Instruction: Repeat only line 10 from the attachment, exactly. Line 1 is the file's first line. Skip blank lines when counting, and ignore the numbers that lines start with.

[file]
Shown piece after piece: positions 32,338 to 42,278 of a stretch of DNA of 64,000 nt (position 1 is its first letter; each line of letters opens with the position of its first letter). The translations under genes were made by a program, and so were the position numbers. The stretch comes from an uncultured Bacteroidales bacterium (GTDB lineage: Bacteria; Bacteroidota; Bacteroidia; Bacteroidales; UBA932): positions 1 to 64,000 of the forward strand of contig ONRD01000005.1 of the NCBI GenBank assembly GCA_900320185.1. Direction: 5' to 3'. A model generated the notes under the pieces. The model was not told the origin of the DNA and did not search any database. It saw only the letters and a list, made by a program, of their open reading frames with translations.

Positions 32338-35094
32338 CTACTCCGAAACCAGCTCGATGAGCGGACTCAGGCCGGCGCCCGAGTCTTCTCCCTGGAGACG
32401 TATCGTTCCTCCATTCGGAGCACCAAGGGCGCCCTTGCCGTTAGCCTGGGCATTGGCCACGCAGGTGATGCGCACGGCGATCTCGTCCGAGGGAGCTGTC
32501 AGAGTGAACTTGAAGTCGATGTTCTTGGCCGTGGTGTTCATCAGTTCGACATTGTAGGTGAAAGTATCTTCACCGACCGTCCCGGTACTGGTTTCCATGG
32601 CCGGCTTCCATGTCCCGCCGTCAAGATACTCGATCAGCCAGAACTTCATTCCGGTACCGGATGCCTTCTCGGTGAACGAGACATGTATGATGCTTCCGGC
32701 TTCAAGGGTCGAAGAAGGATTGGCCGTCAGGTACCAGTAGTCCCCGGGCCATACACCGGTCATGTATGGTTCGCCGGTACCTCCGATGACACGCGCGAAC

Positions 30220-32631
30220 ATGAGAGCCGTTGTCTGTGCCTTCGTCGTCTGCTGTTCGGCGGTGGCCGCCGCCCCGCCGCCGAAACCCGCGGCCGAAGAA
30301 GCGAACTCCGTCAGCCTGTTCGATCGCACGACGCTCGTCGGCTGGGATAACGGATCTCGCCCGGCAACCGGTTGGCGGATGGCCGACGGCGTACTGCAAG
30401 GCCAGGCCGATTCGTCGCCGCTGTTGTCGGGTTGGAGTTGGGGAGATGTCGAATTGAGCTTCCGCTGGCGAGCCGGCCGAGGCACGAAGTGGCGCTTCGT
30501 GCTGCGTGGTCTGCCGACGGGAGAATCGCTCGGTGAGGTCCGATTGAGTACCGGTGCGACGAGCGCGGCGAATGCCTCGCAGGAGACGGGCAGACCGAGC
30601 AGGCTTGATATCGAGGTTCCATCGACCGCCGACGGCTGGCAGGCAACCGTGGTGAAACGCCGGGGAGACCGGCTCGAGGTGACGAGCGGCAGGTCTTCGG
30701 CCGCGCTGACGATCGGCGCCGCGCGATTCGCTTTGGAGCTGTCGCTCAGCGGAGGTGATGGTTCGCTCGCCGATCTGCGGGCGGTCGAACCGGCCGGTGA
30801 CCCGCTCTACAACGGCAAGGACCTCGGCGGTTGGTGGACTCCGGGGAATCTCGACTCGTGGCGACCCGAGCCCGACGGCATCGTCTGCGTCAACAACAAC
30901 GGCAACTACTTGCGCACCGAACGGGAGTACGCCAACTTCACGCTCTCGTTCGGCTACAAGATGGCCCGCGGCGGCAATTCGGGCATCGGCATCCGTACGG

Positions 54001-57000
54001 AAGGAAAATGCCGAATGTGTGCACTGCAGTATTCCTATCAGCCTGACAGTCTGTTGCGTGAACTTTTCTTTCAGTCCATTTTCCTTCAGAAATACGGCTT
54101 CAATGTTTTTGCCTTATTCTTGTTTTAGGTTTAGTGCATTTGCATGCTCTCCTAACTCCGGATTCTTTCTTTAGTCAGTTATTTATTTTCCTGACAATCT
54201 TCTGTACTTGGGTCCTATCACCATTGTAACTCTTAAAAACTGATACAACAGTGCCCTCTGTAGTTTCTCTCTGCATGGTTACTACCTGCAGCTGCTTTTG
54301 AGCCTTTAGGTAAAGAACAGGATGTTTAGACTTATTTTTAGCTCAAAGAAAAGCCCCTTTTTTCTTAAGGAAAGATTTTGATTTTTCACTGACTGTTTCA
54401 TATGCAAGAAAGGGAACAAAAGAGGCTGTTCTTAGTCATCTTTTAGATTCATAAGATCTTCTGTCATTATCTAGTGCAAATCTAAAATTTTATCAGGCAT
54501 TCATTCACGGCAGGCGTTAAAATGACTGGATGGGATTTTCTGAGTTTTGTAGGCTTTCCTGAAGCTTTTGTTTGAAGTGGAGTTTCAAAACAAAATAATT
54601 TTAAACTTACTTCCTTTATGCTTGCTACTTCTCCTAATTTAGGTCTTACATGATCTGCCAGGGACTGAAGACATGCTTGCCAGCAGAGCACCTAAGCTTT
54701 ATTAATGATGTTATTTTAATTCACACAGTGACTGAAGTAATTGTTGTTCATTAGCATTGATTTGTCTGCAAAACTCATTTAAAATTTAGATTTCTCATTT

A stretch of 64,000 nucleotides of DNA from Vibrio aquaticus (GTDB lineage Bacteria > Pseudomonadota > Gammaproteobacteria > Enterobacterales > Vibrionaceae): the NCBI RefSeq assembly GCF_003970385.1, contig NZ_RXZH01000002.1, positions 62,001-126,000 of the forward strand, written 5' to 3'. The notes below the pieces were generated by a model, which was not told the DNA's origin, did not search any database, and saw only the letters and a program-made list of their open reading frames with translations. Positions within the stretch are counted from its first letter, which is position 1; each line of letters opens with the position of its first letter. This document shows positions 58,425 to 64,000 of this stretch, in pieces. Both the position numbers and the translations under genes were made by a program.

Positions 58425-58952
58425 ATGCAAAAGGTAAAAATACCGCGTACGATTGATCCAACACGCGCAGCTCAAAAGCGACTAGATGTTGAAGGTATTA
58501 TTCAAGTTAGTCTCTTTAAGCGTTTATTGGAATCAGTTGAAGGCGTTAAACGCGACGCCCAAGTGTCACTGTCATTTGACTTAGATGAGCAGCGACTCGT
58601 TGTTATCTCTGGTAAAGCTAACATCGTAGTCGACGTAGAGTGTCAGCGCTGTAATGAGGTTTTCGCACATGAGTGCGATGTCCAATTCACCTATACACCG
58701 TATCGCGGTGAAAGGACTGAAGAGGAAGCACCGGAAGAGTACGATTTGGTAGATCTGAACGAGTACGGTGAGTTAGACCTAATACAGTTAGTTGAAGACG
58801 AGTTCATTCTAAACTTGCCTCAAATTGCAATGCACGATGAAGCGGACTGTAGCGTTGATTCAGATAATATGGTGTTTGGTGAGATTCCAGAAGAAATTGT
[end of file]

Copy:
30301 GCGAACTCCGTCAGCCTGTTCGATCGCACGACGCTCGTCGGCTGGGATAACGGATCTCGCCCGGCAACCGGTTGGCGGATGGCCGACGGCGTACTGCAAG